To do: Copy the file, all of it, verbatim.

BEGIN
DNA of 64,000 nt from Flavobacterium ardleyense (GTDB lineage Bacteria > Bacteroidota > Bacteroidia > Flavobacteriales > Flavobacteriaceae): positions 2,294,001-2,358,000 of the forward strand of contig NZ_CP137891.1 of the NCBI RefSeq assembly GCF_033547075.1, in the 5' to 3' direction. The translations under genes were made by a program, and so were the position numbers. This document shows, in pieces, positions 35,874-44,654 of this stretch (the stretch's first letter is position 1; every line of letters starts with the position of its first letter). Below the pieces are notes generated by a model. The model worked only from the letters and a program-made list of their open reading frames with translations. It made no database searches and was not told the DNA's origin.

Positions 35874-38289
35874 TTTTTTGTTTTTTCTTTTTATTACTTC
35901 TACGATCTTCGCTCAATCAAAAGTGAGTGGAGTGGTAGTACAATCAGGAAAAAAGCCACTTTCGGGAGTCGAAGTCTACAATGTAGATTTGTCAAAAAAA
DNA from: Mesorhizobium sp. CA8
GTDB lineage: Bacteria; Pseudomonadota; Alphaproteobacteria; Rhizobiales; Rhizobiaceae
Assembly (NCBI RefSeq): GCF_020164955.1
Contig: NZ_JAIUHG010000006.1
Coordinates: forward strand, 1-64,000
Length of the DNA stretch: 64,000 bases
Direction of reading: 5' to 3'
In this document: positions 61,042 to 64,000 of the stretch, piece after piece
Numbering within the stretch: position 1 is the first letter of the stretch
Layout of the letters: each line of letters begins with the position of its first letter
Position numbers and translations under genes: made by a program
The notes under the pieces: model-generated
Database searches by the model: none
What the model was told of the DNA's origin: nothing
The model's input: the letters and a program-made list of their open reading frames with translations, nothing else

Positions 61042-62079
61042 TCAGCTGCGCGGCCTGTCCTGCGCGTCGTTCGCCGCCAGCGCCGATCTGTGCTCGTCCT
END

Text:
DNA of 64,000 nt from Flavobacterium ardleyense (GTDB lineage Bacteria > Bacteroidota > Bacteroidia > Flavobacteriales > Flavobacteriaceae): positions 2,294,001-2,358,000 of the forward strand of contig NZ_CP137891.1 of the NCBI RefSeq assembly GCF_033547075.1, in the 5' to 3' direction. The translations under genes were made by a program, and so were the position numbers. This document shows, in pieces, positions 35,874-44,654 of this stretch (the stretch's first letter is position 1; every line of letters starts with the position of its first letter). Below the pieces are notes generated by a model. The model worked only from the letters and a program-made list of their open reading frames with translations. It made no database searches and was not told the DNA's origin.

Positions 35874-38289
35874 TTTTTTGTTTTTTCTTTTTATTACTTC
35901 TACGATCTTCGCTCAATCAAAAGTGAGTGGAGTGGTAGTACAATCAGGAAAAAAGCCACTTTCGGGAGTCGAAGTCTACAATGTAGATTTGTCAAAAAAA
DNA from: Mesorhizobium sp. CA8
GTDB lineage: Bacteria; Pseudomonadota; Alphaproteobacteria; Rhizobiales; Rhizobiaceae
Assembly (NCBI RefSeq): GCF_020164955.1
Contig: NZ_JAIUHG010000006.1
Coordinates: forward strand, 1-64,000
Length of the DNA stretch: 64,000 bases
Direction of reading: 5' to 3'
In this document: positions 61,042 to 64,000 of the stretch, piece after piece
Numbering within the stretch: position 1 is the first letter of the stretch
Layout of the letters: each line of letters begins with the position of its first letter
Position numbers and translations under genes: made by a program
The notes under the pieces: model-generated
Database searches by the model: none
What the model was told of the DNA's origin: nothing
The model's input: the letters and a program-made list of their open reading frames with translations, nothing else

Positions 61042-62079
61042 TCAGCTGCGCGGCCTGTCCTGCGCGTCGTTCGCCGCCAGCGCCGATCTGTGCTCGTCCT